→ English is a West Germanic Language.

→ Literature was oral in this period

→ In the 5th century the Jute, Angles and Saxons came to England from Germany and defeated the English tribes. From that time began the Anglo-Saxon era.

→ The first epic of this period is ‘Beowulf’ (poem)

→ Venerable Bade’ was the 1st historian in English literature

→ Venerable Bade was the ‘Father of English learning’.

→ King Alfred the great is sometimes regarded as ‘The founder of English prose’.

→ Alfred the Great was a pioneer in education and literature from 871 to 901 and was instrumental in preserving the Anglo Saxon Chronicle.


Some writers and their works in The Anglo Saxon Period

Caedmon and Cynewulf are two poets of the Anglo Saxon era.

→ Anglo Saxon poetry was influenced by Christianity.

→ Anglo Saxon people were mainly warriors, hunters and travelers.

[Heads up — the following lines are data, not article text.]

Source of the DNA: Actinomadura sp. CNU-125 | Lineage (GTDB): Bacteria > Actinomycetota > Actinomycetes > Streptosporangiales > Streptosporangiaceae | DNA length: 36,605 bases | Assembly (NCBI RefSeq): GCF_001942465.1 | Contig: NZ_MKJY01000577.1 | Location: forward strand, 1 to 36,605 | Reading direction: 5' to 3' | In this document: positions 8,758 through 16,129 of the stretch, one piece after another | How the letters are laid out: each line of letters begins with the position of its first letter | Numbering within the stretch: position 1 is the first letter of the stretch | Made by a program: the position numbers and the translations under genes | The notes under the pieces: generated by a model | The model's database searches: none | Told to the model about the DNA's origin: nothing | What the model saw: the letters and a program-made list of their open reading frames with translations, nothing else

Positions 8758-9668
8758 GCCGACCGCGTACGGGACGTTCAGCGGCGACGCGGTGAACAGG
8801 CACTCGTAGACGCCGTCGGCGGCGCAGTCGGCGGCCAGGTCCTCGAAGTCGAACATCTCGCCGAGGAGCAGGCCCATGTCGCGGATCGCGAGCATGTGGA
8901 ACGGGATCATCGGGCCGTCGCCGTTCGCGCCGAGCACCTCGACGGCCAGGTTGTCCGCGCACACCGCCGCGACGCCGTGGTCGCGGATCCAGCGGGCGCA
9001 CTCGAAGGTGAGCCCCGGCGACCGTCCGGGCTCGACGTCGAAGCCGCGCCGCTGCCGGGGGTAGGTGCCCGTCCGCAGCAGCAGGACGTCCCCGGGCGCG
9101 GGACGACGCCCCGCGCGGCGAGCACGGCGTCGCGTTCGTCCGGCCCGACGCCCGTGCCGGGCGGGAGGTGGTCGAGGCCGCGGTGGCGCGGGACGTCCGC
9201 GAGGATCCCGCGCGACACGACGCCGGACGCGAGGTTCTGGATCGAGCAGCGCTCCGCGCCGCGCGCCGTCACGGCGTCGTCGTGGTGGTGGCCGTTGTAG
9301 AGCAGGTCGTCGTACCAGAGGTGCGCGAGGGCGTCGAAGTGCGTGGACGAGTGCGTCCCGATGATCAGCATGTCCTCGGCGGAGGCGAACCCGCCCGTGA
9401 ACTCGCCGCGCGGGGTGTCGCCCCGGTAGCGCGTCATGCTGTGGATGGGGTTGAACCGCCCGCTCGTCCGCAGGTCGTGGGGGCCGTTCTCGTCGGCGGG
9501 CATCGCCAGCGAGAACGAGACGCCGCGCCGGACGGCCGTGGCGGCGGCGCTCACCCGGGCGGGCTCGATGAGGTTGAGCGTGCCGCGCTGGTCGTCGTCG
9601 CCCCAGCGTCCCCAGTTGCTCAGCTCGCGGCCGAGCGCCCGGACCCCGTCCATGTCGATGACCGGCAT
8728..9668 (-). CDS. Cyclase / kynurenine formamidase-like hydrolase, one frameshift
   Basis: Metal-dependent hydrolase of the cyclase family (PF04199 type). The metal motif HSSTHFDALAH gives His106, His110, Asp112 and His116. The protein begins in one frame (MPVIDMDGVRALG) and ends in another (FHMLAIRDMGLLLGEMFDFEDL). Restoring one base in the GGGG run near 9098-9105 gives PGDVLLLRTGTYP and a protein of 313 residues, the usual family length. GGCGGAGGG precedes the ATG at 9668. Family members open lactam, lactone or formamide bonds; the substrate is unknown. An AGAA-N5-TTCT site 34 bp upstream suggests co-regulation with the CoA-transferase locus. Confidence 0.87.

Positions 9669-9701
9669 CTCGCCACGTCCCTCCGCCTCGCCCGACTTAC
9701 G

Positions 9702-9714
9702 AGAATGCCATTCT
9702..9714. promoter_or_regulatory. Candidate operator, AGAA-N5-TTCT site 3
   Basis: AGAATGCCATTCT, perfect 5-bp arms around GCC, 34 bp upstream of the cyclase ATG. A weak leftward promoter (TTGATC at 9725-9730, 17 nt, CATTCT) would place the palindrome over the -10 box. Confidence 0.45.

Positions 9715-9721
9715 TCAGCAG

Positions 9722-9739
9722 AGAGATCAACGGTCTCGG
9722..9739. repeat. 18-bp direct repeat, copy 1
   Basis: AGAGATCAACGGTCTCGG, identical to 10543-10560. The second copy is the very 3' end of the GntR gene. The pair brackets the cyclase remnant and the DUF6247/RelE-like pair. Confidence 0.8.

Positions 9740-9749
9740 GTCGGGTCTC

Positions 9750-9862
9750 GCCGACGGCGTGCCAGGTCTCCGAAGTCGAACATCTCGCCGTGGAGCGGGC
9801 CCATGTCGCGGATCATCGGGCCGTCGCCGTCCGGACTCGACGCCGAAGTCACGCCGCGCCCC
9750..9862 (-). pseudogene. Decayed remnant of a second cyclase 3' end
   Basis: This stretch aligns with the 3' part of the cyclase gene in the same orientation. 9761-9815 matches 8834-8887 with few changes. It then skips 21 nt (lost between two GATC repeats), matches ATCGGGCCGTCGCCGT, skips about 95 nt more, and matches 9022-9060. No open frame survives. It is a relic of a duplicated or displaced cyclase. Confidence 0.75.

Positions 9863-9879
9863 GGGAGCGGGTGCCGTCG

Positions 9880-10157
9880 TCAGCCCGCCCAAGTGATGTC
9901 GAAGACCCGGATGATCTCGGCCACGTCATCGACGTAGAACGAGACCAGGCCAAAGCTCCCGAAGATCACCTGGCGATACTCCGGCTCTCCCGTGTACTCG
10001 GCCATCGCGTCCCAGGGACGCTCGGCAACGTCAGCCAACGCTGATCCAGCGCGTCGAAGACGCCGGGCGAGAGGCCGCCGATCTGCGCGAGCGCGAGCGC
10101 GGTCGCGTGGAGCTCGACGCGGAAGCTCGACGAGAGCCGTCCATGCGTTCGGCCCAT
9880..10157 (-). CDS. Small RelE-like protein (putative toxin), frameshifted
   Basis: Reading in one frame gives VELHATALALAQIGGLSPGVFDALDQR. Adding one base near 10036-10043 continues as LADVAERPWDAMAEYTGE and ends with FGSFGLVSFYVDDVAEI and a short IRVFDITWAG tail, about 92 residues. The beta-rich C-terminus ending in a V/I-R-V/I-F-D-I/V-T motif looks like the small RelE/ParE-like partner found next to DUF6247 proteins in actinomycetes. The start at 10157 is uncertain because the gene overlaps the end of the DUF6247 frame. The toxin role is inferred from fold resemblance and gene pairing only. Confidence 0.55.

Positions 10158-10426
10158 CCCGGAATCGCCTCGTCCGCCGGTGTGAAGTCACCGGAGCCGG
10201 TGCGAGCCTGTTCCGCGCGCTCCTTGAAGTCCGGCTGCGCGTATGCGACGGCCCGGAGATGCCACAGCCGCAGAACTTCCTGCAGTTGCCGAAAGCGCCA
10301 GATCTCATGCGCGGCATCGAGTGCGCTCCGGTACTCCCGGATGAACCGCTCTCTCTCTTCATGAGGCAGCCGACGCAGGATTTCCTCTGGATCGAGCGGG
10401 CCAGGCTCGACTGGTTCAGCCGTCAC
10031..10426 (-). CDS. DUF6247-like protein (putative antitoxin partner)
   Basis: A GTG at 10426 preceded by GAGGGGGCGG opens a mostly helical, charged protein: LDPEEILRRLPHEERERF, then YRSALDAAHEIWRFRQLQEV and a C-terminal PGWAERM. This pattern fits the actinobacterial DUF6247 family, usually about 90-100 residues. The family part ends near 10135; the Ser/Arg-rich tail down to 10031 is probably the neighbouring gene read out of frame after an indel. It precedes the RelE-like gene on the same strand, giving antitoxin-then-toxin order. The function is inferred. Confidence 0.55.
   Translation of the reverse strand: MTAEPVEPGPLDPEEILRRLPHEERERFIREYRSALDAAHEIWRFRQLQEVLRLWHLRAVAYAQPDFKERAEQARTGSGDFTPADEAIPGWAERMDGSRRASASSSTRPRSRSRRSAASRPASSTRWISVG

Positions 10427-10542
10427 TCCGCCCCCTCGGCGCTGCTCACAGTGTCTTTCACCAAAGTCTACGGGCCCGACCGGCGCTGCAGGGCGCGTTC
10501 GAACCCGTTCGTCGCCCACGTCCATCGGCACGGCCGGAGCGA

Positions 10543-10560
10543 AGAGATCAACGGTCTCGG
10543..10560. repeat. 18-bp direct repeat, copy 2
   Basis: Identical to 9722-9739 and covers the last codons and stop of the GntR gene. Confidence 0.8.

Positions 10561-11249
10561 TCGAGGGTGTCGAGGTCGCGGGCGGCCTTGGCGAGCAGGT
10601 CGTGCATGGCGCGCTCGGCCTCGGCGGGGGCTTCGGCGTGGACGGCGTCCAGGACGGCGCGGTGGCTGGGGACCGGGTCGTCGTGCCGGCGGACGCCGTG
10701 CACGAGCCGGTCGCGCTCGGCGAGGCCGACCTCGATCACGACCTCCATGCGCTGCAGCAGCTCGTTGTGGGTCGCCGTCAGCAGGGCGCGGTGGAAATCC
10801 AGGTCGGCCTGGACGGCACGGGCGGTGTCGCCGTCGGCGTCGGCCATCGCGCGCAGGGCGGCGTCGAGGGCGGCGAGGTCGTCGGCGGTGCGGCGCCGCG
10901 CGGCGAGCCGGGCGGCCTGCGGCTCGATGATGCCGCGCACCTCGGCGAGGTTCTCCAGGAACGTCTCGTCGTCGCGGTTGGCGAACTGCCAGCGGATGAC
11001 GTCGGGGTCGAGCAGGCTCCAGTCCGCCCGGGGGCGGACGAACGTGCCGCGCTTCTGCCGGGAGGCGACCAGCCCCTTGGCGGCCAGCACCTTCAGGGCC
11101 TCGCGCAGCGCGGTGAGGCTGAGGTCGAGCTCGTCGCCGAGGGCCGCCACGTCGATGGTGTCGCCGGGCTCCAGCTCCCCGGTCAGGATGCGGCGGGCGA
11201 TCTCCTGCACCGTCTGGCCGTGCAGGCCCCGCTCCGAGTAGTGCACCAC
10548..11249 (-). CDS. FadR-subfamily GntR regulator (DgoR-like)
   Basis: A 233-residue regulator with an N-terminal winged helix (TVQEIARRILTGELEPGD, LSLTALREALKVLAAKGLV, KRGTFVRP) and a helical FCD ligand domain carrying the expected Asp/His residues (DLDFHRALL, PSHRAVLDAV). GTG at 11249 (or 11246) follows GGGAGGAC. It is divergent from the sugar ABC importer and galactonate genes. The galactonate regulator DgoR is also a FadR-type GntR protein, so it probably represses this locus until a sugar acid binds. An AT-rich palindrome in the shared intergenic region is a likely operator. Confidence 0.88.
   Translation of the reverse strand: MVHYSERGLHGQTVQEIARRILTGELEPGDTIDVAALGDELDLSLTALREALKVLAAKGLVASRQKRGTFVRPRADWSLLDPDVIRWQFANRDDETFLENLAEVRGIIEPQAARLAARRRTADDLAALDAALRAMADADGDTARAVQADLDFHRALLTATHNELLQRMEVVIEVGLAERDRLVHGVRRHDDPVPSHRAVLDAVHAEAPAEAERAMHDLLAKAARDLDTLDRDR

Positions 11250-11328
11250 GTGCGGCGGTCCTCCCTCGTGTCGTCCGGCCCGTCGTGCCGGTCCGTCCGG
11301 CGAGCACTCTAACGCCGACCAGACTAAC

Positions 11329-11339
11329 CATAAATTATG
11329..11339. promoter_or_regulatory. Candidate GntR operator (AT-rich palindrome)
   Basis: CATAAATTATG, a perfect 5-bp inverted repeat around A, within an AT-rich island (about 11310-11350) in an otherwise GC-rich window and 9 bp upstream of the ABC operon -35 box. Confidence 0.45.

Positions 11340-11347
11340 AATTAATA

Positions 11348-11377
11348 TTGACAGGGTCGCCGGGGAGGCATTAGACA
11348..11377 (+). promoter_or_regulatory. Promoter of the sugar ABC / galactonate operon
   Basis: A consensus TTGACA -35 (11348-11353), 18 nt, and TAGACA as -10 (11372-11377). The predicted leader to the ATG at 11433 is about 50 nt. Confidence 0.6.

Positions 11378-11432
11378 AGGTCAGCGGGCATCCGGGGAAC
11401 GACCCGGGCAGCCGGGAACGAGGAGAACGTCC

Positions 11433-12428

Beowulf was one of the first long poems in English. It was written anonymously.

→ Beowulf consists of 3200 lines of two parts in the style of an epic.

→ In Beowulf The first part deals with hero’s fight with Grendel and the second part deals with hero’s fight with Dragon.

→ Beowulf is called The Earliest Epic in England.

→ Beowulf was written around 650. (The first and most successful epic in Bengali literature is Michael Madhusudan’s ‘Meghnad Badh-181’).

→ Beowulf is a Herioc Epic. There were 3162 lines. The protagonist of the epic is named Beowulf.

Other Poems in this era: The Wanderer, The Seafarer, The Husband’s Message, The Wife’s Lament, Traveler



Caedmon, Poet of The Anglo Saxon Period

→ Caedmon is a seventh-century poet.

→ Cadman was born in 638 and died in 635.

→ Cadman was a shepherd and lived in a place called Whitby.

→ Cadman did not even know how to read and write.

→ Cadman was called Earliest Poet / first known poet in English Literature.